Spring Festival: Chinese New Year

Hakan Ozel, General Manager – Shangri-La Hotel, Dubai

Celebrations of Chinese New Year, also called Spring Festival, are approaching. The ‘Year of Tiger’ will finish, The ‘Year of Rabbit’ will start. The festival is China’s most important festival, which falls on the first day of the 1st lunar month each year. Family members gather, as many people return home to reunion. Spring Festival activities start in the early days of the 12th lunar month and continue till the middle of the first lunar month of the next year.

In the same way that almost everything has a meaning in China, there are meaningful, traditional, and historical stories in Spring Festival.

Red Color and Fireworks 

Spring Festival is also called ‘guonian’, which means keeping the monster ‘Nian’ away. There are many legends about the origin of ‘Nian’. A popular legend from ancient times described ‘Nian’ as a fierce monster resembling a bull with a lion’s head. During winter, when the food was scarce, ‘Nian’ would leave his mountain lair to eat local villagers or drive them from their homes.

The emperor summoned a wise man who approached ‘Nian’ with a challenge. “Why don’t you choose to kill and destroy the humans who are no match for your strength? Prove your real power by destroying the other monsters on earth”.

‘Nian’ took up the challenge and destroyed all the monsters on the earth, but returned to the villages the following year. Being afraid of loud noises, he left children playing with firecrackers unharmed.

The villagers also discovered that he was frightened of the color red and bright flames. So, they painted their doors red, lit fires in their doorways and made loud noises throughout the night. ‘Nian’ never returned. This tradition continued. Firecrackers now can be heard during Spring Festival replacing the crackling of burning bamboo that was once used to ward off ‘Nian’.


Decorations are an important feature of the celebration for the Chinese New Year. The Chinese paper-cuts with intricate patterns are a traditional item for decoration. They may be displayed in wall frames or pressed under glass tabletops to grace the room with their elegant lines and pleasing images.

Spring Festival couplets are popular, as they are Chinese good luck proverbs, often with golden trimming and are usually about happiness, wealth, longevity, or a satisfactory marriage. The Chinese character (fu), meaning ‘blessing’ or ‘happiness’ is mandatory.

Chinese New Year Day

New Year’s Day sees everybody dressed in their finest clothes. Greetings are extended to parents, whilst each child receives a New Year’s gift or money wrapped in red paper or in an envelope. The money is called yasuiqian, which is the lucky money for spring festival and believed to guarantee children’s healthy growth in the coming New Year.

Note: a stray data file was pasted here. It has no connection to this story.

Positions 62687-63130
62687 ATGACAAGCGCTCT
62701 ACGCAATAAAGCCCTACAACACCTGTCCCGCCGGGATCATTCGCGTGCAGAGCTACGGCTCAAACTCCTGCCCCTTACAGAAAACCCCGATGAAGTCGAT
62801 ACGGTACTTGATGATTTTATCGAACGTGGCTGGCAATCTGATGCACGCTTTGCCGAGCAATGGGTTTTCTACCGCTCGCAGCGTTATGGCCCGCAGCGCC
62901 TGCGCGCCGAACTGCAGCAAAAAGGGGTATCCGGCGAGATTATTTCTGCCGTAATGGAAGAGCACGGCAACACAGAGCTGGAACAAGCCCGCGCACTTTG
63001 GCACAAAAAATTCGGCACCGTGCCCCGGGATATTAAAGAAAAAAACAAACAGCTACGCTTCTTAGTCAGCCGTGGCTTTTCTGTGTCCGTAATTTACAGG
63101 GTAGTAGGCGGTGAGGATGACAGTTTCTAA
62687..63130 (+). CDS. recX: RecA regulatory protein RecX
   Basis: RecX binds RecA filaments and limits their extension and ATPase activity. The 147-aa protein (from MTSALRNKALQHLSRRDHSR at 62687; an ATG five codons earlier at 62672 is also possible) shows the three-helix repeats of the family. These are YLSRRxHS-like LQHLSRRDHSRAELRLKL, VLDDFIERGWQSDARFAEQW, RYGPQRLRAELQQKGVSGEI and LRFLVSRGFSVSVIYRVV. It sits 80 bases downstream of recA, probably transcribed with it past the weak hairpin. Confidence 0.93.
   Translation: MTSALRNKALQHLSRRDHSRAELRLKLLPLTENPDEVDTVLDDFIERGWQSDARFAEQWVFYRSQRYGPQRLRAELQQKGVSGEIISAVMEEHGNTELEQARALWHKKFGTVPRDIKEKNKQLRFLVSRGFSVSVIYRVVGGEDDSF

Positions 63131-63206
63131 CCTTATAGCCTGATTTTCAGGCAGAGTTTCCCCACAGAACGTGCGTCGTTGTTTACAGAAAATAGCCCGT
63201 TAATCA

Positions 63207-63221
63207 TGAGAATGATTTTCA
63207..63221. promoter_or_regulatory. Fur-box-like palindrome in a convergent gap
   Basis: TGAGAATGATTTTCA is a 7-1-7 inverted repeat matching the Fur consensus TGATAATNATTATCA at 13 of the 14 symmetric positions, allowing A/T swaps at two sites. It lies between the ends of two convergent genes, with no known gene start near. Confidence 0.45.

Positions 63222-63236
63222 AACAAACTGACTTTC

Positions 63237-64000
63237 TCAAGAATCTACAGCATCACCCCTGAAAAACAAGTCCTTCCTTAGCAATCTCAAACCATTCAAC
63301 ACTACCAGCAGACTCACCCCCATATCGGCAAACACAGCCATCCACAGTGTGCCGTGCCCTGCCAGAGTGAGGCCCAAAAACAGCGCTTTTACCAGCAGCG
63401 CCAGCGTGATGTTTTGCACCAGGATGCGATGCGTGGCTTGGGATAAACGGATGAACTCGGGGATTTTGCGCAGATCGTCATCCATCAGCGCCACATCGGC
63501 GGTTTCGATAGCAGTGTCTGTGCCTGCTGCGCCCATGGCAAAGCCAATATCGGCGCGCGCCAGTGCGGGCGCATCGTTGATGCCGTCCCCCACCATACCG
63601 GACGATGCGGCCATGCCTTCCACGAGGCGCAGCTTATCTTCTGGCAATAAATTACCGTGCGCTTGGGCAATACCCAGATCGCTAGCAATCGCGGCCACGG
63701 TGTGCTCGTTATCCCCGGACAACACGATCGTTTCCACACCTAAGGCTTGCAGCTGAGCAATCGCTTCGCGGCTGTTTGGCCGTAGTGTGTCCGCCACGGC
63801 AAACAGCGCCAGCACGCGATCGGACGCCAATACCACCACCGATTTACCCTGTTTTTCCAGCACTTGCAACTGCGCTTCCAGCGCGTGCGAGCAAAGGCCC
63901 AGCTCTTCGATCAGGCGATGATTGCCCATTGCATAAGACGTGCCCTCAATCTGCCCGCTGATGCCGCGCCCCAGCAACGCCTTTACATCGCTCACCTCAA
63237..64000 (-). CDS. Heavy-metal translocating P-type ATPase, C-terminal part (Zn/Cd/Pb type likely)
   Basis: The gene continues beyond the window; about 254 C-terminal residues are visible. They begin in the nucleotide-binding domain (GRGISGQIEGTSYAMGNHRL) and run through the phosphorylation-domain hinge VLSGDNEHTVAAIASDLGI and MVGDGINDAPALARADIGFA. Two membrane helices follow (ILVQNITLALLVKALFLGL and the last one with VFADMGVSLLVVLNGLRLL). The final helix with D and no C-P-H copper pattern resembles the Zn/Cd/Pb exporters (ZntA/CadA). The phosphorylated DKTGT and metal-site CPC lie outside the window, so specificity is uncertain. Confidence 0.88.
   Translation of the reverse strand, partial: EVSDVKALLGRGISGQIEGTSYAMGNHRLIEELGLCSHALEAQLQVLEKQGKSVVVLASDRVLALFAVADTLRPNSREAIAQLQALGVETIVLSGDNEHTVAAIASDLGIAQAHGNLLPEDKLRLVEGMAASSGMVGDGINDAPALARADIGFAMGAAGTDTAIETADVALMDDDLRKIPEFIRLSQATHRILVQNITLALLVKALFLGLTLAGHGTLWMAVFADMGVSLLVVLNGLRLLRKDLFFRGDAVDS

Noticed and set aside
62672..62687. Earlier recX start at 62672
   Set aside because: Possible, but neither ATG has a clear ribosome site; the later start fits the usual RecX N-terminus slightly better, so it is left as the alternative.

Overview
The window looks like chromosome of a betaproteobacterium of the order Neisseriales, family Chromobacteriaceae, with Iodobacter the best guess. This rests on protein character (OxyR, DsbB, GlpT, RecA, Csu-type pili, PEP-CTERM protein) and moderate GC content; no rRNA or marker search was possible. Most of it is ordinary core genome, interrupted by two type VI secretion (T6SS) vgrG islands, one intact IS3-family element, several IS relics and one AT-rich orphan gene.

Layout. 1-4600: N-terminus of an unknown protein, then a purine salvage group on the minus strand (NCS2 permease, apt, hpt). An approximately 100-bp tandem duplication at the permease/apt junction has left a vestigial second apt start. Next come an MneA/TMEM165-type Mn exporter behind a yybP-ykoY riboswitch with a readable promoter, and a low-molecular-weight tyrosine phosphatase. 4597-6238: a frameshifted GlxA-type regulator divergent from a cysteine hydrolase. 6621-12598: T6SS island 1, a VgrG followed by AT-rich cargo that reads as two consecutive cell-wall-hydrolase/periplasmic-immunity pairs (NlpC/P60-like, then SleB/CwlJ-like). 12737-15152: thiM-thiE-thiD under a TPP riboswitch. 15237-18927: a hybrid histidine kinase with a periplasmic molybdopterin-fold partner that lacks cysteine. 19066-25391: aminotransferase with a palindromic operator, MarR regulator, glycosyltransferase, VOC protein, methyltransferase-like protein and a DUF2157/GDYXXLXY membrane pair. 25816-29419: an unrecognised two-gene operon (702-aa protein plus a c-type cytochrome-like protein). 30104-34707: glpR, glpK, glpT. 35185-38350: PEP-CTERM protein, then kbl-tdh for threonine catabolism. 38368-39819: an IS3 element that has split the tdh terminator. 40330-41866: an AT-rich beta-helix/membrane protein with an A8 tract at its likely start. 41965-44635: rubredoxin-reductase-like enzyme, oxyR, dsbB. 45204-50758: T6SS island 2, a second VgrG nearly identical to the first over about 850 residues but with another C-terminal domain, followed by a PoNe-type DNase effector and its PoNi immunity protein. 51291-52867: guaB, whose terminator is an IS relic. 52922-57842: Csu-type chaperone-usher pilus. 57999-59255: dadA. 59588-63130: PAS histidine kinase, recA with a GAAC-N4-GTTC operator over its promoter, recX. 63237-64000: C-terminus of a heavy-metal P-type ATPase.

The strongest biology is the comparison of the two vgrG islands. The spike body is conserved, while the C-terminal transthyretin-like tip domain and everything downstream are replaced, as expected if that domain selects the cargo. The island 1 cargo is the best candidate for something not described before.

Lantern Festival

The Lantern Festival, celebrated on the 15th day of the first lunar month, is closely related to the Spring Festival. It marks the end of the New Year celebrations, following which life returns to normal. The most prominent activity of the Lantern Festival is the grand display of beautiful lanterns. Lanterns in various shapes and sizes are hung in the streets, and excited children hold lanterns as they stroll along the streets in China.

Food Customs

Houses are brightly lit and a sumptuous family dinner is served on the Spring Festival Eve. Dishes such as chicken, fish and tofu are included. In Chinese, their pronunciations are, respectively ji, yu and tofu, which mean ‘auspicious, abundant, and blessed’. In the south of China, people eat niangao, a New Year Cake made of glutinous rice and flour. Niangao means ‘higher and higher, one year after another’.

In Northern China, jiaozi, or dumplings, are eaten as people believe jiauzi means ‘bidding farewell to the old and ushering in the new’.    

Custom demands the eating of yuanxiao (also called tangyuan), or rice dumpling, on Lantern Festival day. That’s why the Lantern Festival can also be called ‘Yuanxiao Festival’. Tangyuan are small dumpling balls made of glutinous rice flour with sesame, bean paste, jujube paste, walnut, dried fruit, or sugar and edible oil as filling. It can be boiled, fried or steamed. They taste sweet and delicious.

Tangyuan in Chinese has a similar pronunciation to ‘tuanyuan’, meaning reunion. So, people eat them to denote union, harmony, and happiness in the family.

Wishing everyone good health, good luck and happiness throughout the Chinese New Year of The Rabbit:

Gong Xi Fa Cai!

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